Volkswagen Group unveiled its ID. AERO concept in China on Monday — slated to serve as the inspiration behind the automaker’s flagship EV, and first-ever global all-electric sedan, next year.
A version of the Volkswagen ID. AERO concept will go into production for the Chinese market in the second half of 2023. The automaker hasn’t announced a price but said the sedan will deliver an estimated range of up to 385 miles based on the European WLTP test cycle.
“The ID. AERO belongs to the high-volume, mid-size sedan segment,” Dr. Stephan Wöllenstein, CEO of Volkswagen China Passenger Cars Brand, said in a statement. “The concept has a progressive, stylish and aerodynamic design, yet doesn’t compromise on roominess.”
The car is geared toward China’s fastest-growing segment: young, first-time car buyers. As such, the ID. AERO’s sporty silhouette flaunts a wide body and coupe-style rear three-quarter design and a hair-raising drag co-efficient of .23.
Volkswagen also designed the ID. AERO to cater to this segment’s desire for luxury on a mass market budget, using high-end headlights, LED taillight clusters and a high-gloss black roof to create a luxury feel.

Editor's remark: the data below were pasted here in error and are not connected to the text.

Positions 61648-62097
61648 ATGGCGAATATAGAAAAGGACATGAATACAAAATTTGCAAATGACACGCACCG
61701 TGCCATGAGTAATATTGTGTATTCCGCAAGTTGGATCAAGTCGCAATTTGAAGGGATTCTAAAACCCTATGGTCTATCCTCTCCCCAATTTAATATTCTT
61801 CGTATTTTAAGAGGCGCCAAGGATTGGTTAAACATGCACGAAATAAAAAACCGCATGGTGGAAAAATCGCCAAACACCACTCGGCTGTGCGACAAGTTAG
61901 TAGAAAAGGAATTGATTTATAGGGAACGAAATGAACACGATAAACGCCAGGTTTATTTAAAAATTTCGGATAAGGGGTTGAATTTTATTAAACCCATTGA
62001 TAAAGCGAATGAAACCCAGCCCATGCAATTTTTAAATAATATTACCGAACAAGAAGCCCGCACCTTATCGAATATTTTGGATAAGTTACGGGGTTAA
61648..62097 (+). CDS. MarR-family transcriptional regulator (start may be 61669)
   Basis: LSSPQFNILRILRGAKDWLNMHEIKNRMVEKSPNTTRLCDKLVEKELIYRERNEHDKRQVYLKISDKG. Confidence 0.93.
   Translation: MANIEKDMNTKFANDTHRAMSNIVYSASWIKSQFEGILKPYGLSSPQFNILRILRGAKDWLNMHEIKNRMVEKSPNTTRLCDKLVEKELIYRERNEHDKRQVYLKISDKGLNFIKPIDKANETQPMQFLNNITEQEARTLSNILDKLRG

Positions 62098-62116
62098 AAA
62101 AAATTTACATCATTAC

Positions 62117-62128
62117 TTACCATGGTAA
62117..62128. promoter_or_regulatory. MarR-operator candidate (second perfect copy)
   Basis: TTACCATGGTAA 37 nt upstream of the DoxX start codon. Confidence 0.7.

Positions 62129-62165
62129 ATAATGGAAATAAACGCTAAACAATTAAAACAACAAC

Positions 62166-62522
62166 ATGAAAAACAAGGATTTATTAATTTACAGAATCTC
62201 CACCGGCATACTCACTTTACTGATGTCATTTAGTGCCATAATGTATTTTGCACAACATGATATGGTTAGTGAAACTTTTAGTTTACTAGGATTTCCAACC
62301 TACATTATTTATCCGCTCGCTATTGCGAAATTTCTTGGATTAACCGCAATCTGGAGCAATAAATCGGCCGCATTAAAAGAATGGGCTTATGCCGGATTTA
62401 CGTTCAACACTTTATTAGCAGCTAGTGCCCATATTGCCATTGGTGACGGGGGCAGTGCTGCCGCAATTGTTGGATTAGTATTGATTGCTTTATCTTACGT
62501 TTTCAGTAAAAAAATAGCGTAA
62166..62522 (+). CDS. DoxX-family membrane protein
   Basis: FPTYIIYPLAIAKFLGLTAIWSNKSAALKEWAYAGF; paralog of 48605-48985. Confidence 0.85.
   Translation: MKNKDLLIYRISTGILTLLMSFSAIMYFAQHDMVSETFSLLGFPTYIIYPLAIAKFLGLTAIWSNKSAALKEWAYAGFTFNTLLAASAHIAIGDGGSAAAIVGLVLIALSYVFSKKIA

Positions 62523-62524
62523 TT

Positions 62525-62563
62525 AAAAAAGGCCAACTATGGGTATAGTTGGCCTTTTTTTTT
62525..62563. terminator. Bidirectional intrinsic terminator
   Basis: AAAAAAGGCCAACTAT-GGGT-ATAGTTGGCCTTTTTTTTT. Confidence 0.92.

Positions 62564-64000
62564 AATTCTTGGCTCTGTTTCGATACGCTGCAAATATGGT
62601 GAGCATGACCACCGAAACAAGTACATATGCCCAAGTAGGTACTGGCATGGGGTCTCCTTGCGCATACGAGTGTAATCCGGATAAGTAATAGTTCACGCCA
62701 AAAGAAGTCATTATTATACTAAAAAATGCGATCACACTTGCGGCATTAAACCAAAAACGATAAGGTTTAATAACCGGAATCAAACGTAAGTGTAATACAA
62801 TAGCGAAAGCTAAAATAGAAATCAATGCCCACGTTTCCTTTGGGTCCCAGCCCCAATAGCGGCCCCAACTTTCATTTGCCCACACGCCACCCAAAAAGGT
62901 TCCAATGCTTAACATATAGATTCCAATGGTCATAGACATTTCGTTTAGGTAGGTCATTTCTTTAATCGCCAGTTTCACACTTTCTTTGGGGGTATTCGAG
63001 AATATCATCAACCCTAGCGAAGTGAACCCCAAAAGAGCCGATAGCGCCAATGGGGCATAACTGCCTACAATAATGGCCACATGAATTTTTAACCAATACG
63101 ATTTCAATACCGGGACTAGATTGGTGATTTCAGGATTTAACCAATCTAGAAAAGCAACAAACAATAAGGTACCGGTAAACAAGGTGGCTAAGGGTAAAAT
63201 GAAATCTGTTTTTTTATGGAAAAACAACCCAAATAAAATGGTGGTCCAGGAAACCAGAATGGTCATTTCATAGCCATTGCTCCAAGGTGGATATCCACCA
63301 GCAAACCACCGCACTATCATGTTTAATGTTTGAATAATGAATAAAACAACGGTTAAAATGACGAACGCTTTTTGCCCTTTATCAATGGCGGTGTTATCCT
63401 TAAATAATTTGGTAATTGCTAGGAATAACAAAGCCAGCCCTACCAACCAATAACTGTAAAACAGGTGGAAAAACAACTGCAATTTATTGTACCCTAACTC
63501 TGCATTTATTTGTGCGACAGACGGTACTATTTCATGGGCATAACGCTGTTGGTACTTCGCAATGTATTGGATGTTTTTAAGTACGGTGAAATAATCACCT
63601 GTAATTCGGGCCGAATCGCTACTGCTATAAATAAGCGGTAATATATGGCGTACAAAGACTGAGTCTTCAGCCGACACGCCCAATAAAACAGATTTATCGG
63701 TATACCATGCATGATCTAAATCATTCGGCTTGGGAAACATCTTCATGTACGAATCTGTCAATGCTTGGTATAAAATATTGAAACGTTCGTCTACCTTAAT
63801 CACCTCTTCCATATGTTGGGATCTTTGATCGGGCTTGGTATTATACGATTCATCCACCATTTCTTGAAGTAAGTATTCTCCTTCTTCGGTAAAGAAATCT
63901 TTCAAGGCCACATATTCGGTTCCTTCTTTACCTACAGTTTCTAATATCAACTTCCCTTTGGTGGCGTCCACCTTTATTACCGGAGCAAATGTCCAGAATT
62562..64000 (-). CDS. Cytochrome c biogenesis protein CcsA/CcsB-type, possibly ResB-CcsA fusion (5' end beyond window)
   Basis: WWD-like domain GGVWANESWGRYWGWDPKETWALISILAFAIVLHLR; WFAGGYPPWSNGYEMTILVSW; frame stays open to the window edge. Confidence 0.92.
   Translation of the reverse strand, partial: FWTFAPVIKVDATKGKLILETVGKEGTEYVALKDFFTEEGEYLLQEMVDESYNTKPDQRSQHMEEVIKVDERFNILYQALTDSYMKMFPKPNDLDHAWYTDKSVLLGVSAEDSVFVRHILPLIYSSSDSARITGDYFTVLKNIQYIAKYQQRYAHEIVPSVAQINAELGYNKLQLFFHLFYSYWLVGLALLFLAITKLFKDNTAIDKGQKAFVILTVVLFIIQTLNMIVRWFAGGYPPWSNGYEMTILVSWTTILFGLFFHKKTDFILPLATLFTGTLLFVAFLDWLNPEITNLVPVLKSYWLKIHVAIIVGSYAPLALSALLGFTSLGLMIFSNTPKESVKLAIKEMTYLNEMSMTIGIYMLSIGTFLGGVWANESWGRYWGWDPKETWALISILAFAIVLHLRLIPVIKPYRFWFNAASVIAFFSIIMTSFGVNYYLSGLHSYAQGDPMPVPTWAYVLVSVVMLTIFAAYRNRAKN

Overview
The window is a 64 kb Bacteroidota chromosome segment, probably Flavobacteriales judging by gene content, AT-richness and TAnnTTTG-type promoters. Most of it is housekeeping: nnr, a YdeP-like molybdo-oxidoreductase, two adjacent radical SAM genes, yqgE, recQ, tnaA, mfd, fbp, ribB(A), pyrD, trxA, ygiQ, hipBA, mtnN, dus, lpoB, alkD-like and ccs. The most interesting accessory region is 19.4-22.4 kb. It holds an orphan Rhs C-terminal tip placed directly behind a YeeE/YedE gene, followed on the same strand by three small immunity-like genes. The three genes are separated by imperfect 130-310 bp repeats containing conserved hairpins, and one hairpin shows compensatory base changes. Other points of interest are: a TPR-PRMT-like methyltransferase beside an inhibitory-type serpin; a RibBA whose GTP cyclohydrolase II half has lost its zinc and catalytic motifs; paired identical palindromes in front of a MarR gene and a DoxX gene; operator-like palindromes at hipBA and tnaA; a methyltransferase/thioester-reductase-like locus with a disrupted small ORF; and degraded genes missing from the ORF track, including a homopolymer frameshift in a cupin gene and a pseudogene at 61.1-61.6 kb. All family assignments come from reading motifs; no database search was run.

The ID. AERO demonstrates the flexibility of Volkswagen Group’s MEB (Modular Electric Drive Matrix) architecture to build EVs across its portfolio of brands. The flexible modular system can be adapted for a range of vehicles, from hatchbacks to the ID. BUZZ van.
About 30% of VW Group’s EVs are based on the MEB. The automaker expects that share to surge to more than 80% by 2025.
Now that EV sales are hurtling toward an inflection point in 2024, developing dedicated platforms like Volkswagen’s MEB and GM’s Ultium is more effective than putting batteries into cars originally designed for gas engines, according to the AlixPartners 2022 Global Automotive Outlook released Wednesday.
GM’s latest EVs will be based on the automaker’s new Ultium battery platform, whose modular architecture can produce 19 different battery and drive configurations, help GM scale its battery-electric operations and reduce costs.
“You just fundamentally can’t compete on a cost basis with that approach,” said Mark Wakefield, the Detroit-based global co-leader of AlixPartners’ automotive and industrial practice. “To hit that mass market, it absolutely needs to be a ground-up EV design.”